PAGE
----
Tuesday, January 05, 2010

Back in the saddle

So the holiday season and a nasty stomach bug has kept me from blogging for a couple weeks. What did I miss?

The jewel of Maryland's 2010 recruiting class de-committed and now may go to Duke.

Sean Mosley sprained his ankle, again.

Williams & Mary became the fourth mid-major in the last three years to come to College Park and win.

Forward Jin Soo Choi is leaving the team because he failed a course and would probably be academically ineligible the rest of the year anyway.

Anything else, like oh, the roof at Comcast Center falling down with all the snow? Thank god 2009 is over because 2010 has to be better, right, right? Anyone?

The last few years have hardly been easy for Maryland basketball fans and the last few weeks of the decade were just another bitter pill to swallow. The early season optimism for this squad has evaporated and it now looks like the NIT is their likely destination for the fourth time in the last six years. That isn't to say that Gary Williams couldn't pull a rabbit out of his hat again this season like he did last year and with a weak ACC that is possible but the deficiencies of this group seem more fundamental and less correctable than they did last season.

The defense is still a major concern after surrendering 47.6% to the Tribe in the loss last week. That marked the fourth time that Maryland has allowed an opponent to shoot better than 40% from the floor. It is worse when you consider that the Terps have allowed opponents to shoot better than 40% from 3-point range five times already this season. In the four losses the defense had yielded 44.6% from the floor and 37.6% from behind the arc. Even more of a concern going into league play is the defensive rebounding which has been abysmal at times. It is astounding that the Terps have given up 15+ offensive rebounds to seven opponents this seasons already. There is plenty of blame to go around when it comes to rebounding but little of it can fall on Jordan Williams who is far and away the best rebounder on the team, grabbing an incredible 24% of the defensive rebounds available. Others like Landon Milbourne (10.9), Eric Hayes (6.2), Cliff Tucker (8.7) have not been doing their jobs on the defensive end. Milbourne has no excuse for such a poor effort on the defensive end as he has the big bruiser opposite him that everyone felt he needed, and lacked, last season. He may have had some decent statistical games against poor competition but if he continues to play more like a small forward his scoring will dry up in league play and this team will get murdered on the boards.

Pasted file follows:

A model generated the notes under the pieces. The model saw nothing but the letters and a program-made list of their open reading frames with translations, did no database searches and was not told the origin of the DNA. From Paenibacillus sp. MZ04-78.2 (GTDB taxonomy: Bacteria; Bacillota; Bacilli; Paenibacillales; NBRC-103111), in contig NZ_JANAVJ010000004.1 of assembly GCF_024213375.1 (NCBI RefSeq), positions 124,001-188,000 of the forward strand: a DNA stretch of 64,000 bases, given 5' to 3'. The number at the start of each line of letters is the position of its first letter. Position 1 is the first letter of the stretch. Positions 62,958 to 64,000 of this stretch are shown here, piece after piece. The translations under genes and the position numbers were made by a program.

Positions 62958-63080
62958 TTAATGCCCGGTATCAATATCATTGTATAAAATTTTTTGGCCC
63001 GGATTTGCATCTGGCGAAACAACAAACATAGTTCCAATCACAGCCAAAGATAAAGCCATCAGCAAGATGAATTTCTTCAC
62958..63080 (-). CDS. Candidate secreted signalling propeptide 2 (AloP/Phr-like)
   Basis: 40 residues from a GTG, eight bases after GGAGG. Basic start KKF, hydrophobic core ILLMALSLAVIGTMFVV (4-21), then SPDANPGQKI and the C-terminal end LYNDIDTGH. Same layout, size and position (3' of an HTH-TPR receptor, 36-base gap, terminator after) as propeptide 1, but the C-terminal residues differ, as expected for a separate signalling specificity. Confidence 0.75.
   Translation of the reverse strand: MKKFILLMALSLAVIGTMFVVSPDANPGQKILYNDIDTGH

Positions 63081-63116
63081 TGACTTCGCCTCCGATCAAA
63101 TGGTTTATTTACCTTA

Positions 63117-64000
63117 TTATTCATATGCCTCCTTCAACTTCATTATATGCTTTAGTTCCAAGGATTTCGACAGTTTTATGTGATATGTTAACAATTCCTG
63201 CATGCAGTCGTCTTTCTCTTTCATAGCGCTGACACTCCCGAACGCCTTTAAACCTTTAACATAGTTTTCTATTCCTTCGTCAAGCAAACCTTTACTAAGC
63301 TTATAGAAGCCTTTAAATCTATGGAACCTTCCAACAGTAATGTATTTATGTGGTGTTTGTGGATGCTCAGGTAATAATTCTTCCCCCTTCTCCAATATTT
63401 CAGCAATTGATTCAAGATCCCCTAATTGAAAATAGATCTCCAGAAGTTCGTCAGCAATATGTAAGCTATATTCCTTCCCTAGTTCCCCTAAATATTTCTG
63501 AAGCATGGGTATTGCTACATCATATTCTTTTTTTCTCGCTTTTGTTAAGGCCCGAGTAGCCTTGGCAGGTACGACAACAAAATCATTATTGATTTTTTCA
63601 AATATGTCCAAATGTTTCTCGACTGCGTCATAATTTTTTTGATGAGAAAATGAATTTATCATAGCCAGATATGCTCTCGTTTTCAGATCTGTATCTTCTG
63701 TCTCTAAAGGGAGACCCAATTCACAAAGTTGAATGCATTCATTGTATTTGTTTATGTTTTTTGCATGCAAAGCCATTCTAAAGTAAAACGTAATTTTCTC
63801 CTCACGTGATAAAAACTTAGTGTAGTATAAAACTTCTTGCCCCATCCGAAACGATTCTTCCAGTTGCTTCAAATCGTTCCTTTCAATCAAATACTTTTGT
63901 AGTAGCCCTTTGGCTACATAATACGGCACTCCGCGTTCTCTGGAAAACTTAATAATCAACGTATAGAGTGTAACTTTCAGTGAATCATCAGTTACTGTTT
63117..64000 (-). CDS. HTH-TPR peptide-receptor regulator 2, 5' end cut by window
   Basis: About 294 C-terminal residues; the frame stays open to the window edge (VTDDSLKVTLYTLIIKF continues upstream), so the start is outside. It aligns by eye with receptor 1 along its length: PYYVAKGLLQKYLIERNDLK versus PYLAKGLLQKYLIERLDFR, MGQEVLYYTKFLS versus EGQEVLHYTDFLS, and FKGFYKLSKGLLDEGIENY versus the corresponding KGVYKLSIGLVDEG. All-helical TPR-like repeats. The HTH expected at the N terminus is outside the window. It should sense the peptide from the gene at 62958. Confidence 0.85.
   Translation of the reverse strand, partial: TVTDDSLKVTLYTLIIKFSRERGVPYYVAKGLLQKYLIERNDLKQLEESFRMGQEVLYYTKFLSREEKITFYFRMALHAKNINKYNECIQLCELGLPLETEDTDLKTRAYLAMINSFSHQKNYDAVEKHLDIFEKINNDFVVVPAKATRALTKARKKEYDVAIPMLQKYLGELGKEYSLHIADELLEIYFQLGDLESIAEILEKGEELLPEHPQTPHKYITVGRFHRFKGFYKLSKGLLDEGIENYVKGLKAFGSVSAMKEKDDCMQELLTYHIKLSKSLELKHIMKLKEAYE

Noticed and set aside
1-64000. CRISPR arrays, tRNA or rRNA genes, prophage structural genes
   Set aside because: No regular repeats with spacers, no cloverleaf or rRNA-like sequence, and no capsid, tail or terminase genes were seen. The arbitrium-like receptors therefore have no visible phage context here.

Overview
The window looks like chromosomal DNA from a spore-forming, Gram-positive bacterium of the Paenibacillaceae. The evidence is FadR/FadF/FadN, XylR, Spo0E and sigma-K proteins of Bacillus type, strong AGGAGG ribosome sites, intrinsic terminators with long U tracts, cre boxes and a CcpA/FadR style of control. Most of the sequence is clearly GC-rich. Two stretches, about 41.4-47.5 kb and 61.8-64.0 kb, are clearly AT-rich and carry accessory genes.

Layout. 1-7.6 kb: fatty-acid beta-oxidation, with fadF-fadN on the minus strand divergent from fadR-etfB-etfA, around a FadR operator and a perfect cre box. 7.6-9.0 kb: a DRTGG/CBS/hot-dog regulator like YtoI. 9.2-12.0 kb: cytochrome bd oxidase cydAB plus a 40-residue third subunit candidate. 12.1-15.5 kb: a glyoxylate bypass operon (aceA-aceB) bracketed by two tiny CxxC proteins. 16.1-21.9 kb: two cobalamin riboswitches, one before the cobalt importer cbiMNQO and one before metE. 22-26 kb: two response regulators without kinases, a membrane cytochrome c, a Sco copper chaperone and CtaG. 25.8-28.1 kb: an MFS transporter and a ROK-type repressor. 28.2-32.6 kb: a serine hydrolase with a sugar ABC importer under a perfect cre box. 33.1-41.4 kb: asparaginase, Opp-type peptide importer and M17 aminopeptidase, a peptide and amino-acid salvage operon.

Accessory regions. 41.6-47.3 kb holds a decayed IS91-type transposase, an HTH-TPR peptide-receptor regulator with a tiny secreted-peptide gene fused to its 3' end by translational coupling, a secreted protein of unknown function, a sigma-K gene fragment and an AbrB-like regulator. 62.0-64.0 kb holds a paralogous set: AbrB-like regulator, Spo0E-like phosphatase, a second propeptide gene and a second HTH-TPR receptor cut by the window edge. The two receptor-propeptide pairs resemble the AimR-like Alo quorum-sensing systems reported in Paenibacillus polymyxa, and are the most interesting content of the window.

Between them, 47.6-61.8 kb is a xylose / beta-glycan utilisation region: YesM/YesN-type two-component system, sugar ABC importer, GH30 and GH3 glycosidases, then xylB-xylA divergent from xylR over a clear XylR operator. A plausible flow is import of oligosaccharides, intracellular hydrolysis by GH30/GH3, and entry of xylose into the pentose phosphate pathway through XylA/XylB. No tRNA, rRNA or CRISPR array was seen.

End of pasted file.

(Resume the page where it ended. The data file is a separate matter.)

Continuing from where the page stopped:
Hayes had his worst game of the year against UNC Greensboro and was benched for Adrian Bowie for long stretches. His 21 minutes were a season low as was his 3 points while on defense he struggled to guard Big South level wing players. If Bowie can build on his best game of the season then Hayes may see a replay of last season where he was relegated to coming off the bench at the end of the season. That may not be a bad thing for the overly passive senior or the team in general.

As I have written earlier in the season the play of juniors Cliff Tucker and Bowie has been the biggest disappointment.Considering they have the combined experience of 160 games and over 2,000 minutes of play neither has played at the level you would expect. Maryland's backcourt depth, supposedly a strength of this year's team, has instead been a weakness. Bowie showed some signs of life last weekend and really got on the defensive end of the floor. That must continue if Maryland is going to make a run at the postseason.

One of the bright spots behind the continued play of Jordan Williams is that Maryland is shooting the ball very well. On the season Maryland is shooting 48% from the floor compared to a paltry 42% of last season. It isn't just against weak competition either as Maryland has shot less than 43% only once all season, against Cincinnati, and shot better than 47% against Wisconsin, Indiana and Villanova. That clip probably can't continue once league play starts which makes the improvement in rebounding and defense all the more critical. The first five league games will give Maryland a chance to right the ship as they should not be significant underdogs in any of those games, three of which are at home.

On another note the Washington Times has closed its sports department which means that the best beat reporter on Maryland sports, Patrick Stevens, won't be covering the Terps for a major newspaper. Let's hope that changes soon because he was head a shoulders above the competition. Informative, insightful and willing to write tough but fair stories that stayed away from sensationalist pot sturring Stevens distinguished himself from his peers in the Washington area.

1 comment:

dwayne said...

It is astounding that the Terps have given up 15+ offensive rebounds

What's worse is that, as you mentioned, the opponents are shooting well. Occasionally, you'll have a game where the opponent gets several offensive rebounds only because they're missing most of their shots, so there are that many more rebounding opportunities.

But that hasn't been the case with Maryland. Opponents make their shots, and when they miss, they get the ball back.